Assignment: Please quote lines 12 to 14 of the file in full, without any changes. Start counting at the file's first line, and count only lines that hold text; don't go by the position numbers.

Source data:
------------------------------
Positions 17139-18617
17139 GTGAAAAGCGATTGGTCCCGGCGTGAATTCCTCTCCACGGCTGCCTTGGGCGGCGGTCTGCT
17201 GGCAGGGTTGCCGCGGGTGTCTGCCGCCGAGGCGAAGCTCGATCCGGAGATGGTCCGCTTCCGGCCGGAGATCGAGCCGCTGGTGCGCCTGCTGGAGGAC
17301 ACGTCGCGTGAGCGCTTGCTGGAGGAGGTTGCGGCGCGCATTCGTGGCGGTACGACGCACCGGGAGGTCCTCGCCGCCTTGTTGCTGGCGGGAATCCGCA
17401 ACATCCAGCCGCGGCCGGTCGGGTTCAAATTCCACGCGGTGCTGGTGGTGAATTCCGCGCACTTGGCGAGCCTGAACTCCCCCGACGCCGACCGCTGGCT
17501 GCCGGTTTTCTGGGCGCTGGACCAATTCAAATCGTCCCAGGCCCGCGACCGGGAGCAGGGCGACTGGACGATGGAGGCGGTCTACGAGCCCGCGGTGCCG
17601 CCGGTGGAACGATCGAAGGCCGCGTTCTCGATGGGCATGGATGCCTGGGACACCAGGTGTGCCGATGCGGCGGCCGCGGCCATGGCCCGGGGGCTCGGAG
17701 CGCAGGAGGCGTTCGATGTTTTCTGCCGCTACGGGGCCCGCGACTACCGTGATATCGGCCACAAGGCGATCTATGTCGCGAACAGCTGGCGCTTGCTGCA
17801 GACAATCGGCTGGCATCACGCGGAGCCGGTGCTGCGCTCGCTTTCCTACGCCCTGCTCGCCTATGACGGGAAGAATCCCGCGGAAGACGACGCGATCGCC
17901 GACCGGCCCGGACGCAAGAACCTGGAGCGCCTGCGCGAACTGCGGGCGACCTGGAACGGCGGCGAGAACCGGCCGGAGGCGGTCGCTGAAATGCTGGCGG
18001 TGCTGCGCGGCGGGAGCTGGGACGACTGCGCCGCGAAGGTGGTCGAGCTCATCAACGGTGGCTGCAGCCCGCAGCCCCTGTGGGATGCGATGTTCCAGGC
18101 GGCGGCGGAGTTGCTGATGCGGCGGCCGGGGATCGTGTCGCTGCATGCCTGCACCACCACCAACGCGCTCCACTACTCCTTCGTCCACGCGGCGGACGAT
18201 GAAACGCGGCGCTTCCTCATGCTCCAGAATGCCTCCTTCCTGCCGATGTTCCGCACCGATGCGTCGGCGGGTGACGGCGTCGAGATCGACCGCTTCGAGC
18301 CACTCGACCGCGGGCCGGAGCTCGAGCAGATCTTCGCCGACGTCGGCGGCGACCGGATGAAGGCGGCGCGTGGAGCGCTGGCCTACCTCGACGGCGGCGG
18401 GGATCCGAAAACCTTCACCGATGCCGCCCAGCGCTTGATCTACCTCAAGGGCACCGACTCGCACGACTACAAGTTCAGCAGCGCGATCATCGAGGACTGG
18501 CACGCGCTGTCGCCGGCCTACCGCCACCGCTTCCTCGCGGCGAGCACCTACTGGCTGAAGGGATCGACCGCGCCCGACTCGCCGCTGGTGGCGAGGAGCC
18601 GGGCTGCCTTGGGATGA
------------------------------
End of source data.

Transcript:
18101 GGCGGCGGAGTTGCTGATGCGGCGGCCGGGGATCGTGTCGCTGCATGCCTGCACCACCACCAACGCGCTCCACTACTCCTTCGTCCACGCGGCGGACGAT
18201 GAAACGCGGCGCTTCCTCATGCTCCAGAATGCCTCCTTCCTGCCGATGTTCCGCACCGATGCGTCGGCGGGTGACGGCGTCGAGATCGACCGCTTCGAGC
18301 CACTCGACCGCGGGCCGGAGCTCGAGCAGATCTTCGCCGACGTCGGCGGCGACCGGATGAAGGCGGCGCGTGGAGCGCTGGCCTACCTCGACGGCGGCGG